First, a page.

Coal Tattoo

Should we only have rules coal lobbyists agree to?

In case anyone missed it, I wanted to go back and focus some attention on remarks that our friend Delegate Mike Caputo, D-Marion (and a UMWA representative):

“I’m not saying ‘Something we can call agree on,’ I’m not saying ‘Compromise,’ I’m saying something that protects the health and safety of miners,” Caputo said. “If the industry doesn’t like it, that’s just too damn bad.”

That’s what Delegate Caputo told the Daily Mail’s Ry Rivard when asked about the House leadership’s new mine safety bill, introduced yesterday — ahead of legislation promised in last week’s State of the State address by Gov. Earl Ray Tomblin.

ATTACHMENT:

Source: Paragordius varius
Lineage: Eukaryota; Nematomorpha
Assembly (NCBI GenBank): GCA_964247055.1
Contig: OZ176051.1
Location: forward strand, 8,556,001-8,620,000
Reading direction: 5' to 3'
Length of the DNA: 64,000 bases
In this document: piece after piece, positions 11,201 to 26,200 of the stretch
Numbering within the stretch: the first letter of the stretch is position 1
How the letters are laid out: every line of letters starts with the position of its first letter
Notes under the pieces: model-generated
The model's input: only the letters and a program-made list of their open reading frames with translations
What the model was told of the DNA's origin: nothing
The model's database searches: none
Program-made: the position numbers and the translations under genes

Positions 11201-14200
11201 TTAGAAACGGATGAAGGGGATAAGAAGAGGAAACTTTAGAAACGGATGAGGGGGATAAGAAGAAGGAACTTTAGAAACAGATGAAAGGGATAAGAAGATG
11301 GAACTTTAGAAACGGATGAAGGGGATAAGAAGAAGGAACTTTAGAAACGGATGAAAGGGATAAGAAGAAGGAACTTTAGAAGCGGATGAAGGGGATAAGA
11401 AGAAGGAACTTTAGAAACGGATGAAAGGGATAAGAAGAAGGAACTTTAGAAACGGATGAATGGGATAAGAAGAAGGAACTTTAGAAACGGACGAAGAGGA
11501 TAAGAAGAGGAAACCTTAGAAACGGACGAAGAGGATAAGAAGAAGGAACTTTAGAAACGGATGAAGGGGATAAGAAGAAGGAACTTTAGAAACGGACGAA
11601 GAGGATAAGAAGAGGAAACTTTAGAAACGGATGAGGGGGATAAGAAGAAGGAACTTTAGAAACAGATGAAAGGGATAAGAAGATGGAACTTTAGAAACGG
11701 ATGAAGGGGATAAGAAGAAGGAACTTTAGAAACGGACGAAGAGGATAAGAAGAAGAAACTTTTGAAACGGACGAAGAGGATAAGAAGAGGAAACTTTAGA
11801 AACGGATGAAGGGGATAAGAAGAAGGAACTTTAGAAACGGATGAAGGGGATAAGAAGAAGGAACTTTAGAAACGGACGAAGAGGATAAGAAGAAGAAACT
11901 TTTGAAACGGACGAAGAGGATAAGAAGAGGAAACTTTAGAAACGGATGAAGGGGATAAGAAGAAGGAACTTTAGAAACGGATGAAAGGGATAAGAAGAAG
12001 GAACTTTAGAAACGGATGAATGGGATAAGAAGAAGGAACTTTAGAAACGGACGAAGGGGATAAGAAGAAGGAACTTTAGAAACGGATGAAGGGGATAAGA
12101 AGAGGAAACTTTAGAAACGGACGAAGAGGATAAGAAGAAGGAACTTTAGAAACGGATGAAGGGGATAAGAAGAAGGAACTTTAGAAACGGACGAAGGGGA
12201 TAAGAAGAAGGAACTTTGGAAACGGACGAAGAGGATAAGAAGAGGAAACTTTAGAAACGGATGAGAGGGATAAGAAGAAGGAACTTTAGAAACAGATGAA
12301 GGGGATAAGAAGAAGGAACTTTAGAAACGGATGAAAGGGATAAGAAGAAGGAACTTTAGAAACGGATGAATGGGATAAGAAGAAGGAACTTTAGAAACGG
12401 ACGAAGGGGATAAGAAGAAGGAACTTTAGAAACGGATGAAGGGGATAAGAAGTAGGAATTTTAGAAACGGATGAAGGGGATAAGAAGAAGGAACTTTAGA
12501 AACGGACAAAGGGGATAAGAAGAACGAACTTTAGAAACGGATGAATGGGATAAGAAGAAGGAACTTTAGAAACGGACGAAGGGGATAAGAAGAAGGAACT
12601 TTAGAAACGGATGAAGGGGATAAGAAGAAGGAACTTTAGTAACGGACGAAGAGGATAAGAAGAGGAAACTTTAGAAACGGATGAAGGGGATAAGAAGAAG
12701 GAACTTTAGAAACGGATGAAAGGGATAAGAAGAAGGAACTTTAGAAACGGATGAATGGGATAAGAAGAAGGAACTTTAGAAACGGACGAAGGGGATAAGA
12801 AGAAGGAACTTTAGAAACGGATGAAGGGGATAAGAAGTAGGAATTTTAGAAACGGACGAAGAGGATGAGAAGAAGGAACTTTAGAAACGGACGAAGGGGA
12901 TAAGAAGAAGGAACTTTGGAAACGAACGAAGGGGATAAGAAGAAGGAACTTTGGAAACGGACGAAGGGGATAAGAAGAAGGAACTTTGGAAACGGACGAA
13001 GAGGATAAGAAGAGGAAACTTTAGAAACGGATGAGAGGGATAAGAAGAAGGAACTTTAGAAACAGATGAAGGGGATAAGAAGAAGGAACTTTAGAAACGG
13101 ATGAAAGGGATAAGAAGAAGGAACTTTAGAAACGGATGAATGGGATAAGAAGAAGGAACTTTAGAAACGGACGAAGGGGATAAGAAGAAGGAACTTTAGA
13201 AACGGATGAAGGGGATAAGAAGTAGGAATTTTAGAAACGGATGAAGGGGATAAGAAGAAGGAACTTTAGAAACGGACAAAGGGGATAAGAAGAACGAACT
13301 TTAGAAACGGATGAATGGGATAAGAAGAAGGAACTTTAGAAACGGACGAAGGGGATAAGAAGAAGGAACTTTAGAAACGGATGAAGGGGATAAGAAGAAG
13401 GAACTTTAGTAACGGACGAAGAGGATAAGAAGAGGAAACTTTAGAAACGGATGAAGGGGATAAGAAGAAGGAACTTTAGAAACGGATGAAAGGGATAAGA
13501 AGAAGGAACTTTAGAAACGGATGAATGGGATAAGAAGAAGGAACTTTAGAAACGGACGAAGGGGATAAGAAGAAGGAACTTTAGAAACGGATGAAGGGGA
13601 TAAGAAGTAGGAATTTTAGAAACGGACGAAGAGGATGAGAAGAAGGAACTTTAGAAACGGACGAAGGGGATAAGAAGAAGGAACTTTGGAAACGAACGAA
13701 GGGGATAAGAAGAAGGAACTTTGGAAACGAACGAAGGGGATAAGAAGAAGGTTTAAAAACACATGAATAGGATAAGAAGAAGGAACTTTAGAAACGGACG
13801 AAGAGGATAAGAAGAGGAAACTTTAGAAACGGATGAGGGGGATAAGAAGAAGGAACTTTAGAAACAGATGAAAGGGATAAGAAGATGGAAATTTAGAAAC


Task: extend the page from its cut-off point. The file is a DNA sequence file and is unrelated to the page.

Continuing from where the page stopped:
Delegate Caputo’s comments highlight what appears to me to be an increasing trend, in which political leaders don’t want to tackle tough issues at the statehouse before first making sure that a powerful industry isn’t going to derail their efforts. This happened here in West Virginia with last month’s special session on natural gas drilling in the Marcellus Shale. The governor’s office has said it hasn’t finalized its mine safety bill because it was still talking with industry lobbyists about it, to ensure there was consensus support for it.

What ever happened to proposing a bill you think is good, debating its merits, and then voting it up or down? That way, if lawmakers vote with industry over miners’ safety, the public will know and can base their own votes on Election Day accordingly …